Trips to India can vary widely depending on how much time you have available and how much off the beaten path you want to go. Most short visits include Delhi (the megacity capital, where most flights arrive, and a textbook example of the poverty and wealth that exist side by side across the country) and Agra (home to the Taj Mahal and a few other, less famous monuments). The third corner of the classic India-in-one-week triangle is the desert kingdom of Rajasthan, known for its camels, handicrafts, and colorful festivals. Finding your way in this expansive state can be difficult, be here are some pointers on what to see and what to pass on.
Jaipur is the easiest accessed of the Rajasthani cities via the traditional route. Known as the Pink City, it has a historic old city that is required by local law to be painted an odd shade of coral that dates back to the king’s decision to paint it that color in the 1800s. Jaipur has plentiful markets and some interesting architectural sites like the honeycombed Hawa Mahal (Palace of the Winds) and the Jantar Mantar, an impressively accurate set of car and building-sized astronomy instruments. Nearby is the Amber Fort, a sprawlingly huge castle. While there is plenty of the local charm and color, you may find Jaipur overrun with tourists and those who make a living by taking advantage of them.
For a much more laidback experience, hit up Pushkar. This much smaller town surrounds a small lake and is painted entirely in a pleasing pastel blue shade. Pushkar is a holy site and the destination for many religious pilgrimages, but also an important stop on the so-called Banana Pancake trail. Hippies are pilgrims too, in their own way. This ultra-chilled out place is a great spot to meet other travelers, eat Israeli food, drink bhang lassis (a canniboid extract legal in Rajasthan, surprisingly strong—be careful). A word of warning: don’t accept “free” flowers or assistance from anyone offering to help you do a puja (prayer) at the lakeside. You’re getting conned, and a large amount of money is going to be demanded.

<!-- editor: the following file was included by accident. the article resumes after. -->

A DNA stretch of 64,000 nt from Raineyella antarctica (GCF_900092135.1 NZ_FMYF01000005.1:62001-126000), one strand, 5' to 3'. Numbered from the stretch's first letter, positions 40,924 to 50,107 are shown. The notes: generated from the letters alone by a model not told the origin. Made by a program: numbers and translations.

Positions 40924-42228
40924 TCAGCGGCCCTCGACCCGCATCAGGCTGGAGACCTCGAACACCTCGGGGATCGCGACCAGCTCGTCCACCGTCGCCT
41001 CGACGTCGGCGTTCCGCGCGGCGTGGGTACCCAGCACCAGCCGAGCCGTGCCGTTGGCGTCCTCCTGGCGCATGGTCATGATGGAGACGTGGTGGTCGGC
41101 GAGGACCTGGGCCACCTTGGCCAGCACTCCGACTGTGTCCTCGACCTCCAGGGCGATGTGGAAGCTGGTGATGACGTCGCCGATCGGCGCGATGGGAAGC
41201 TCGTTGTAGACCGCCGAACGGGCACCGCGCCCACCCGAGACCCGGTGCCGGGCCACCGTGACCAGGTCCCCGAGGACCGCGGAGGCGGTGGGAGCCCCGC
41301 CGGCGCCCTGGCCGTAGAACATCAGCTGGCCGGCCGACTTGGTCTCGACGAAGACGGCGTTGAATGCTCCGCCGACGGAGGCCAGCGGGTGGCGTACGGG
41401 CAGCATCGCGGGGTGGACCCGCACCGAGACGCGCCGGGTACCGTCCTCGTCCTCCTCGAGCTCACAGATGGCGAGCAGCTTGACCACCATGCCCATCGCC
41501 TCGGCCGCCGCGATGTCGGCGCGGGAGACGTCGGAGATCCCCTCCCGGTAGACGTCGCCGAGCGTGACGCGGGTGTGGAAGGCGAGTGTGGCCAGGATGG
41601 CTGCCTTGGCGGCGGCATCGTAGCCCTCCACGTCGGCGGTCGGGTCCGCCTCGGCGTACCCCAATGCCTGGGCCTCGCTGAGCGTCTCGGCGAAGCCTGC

Not far away is the town of Ajmer. Ajmer doesn’t have much going for it besides a massive Jain temple that is worth a stop as you transit to or from Pushkar. The Jain religion is similar to Buddhism in many ways, but predates it and generally has stricter rules relating to asceticism and purity. Their temples, however, are some of the most interesting in India. Ajmer’s is three stories tall, with a central hall that is filled floor to ceiling with a wood and gold models of religious figures and a fantasy city or heaven. There are elephants and angels and kings and mythological creatures and a whole paradise in miniature. The whole display is astoundingly large and intricate, and visitors can circle it on all three levels on walkways around the perimeter. There are even models hanging from the ceiling, of swans and flying boats. Jain’s definitely know how to build a temple.
This is only a few of the excellent places to visit around this colorful state. Rajasthan has a lot to offer—stay tuned for the second post in this series with more expert tips!